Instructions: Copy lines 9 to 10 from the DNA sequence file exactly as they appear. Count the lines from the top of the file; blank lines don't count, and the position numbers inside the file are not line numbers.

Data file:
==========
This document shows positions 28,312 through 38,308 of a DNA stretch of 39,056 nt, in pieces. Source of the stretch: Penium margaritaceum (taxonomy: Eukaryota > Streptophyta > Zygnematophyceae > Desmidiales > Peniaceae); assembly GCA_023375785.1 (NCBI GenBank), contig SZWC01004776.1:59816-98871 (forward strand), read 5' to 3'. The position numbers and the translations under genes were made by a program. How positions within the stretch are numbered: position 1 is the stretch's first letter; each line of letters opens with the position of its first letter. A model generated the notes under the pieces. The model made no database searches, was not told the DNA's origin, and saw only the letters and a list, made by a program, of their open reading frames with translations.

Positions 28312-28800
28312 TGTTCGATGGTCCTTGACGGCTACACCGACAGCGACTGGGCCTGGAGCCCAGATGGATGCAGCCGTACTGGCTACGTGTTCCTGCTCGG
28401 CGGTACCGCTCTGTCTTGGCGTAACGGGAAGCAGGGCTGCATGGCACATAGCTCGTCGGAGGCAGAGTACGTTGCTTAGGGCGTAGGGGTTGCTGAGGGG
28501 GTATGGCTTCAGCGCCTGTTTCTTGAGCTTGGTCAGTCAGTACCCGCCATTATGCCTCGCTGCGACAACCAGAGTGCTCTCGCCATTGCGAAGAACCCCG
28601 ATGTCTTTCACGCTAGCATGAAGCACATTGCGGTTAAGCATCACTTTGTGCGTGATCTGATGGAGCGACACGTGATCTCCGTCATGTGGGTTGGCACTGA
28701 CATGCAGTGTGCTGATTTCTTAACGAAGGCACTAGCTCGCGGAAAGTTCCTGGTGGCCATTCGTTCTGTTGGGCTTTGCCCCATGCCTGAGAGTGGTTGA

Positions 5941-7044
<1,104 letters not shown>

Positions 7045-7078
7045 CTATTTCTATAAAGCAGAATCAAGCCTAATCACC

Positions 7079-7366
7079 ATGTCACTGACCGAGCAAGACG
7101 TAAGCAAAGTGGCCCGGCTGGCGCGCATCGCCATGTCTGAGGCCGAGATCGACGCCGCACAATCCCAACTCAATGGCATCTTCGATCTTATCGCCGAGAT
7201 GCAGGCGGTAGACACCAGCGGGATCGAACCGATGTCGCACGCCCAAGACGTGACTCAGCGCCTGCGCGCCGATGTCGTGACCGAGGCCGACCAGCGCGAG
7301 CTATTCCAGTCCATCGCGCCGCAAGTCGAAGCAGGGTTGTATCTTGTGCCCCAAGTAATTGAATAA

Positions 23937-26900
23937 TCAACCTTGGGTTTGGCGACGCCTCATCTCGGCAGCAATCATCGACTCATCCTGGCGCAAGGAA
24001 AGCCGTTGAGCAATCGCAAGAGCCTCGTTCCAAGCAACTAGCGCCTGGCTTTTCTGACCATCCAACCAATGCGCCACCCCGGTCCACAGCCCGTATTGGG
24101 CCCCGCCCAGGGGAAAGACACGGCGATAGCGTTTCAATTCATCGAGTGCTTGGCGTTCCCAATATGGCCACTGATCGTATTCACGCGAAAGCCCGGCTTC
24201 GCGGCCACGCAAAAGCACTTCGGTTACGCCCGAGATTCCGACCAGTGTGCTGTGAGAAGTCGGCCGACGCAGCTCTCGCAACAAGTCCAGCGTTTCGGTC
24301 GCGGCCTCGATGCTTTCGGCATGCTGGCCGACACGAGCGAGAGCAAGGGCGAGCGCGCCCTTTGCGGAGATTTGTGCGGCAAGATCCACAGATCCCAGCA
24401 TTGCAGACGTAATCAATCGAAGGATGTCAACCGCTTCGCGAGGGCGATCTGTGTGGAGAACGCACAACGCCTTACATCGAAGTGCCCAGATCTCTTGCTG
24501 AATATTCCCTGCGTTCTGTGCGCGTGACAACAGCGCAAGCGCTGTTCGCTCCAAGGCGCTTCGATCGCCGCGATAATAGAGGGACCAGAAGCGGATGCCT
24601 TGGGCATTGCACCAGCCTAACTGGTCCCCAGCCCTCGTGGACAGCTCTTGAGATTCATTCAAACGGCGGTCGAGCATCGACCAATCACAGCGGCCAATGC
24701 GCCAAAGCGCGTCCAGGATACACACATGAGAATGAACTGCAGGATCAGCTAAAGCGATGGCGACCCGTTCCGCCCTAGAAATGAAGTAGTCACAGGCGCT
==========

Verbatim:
<1,104 letters not shown>

Positions 7045-7078